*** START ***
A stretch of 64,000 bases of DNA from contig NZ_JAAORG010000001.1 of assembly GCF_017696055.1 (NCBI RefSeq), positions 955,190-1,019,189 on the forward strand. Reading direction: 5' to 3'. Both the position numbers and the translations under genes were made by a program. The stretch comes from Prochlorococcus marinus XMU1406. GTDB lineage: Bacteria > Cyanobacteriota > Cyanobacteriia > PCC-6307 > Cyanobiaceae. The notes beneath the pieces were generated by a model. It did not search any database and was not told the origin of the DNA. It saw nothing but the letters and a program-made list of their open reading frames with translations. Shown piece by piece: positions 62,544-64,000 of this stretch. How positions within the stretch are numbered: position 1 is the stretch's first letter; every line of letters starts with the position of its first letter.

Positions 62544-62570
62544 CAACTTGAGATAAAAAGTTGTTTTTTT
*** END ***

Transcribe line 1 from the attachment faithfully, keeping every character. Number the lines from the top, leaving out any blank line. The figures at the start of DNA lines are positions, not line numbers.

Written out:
A stretch of 64,000 bases of DNA from contig NZ_JAAORG010000001.1 of assembly GCF_017696055.1 (NCBI RefSeq), positions 955,190-1,019,189 on the forward strand. Reading direction: 5' to 3'. Both the position numbers and the translations under genes were made by a program. The stretch comes from Prochlorococcus marinus XMU1406. GTDB lineage: Bacteria > Cyanobacteriota > Cyanobacteriia > PCC-6307 > Cyanobiaceae. The notes beneath the pieces were generated by a model. It did not search any database and was not told the origin of the DNA. It saw nothing but the letters and a program-made list of their open reading frames with translations. Shown piece by piece: positions 62,544-64,000 of this stretch. How positions within the stretch are numbered: position 1 is the stretch's first letter; every line of letters starts with the position of its first letter.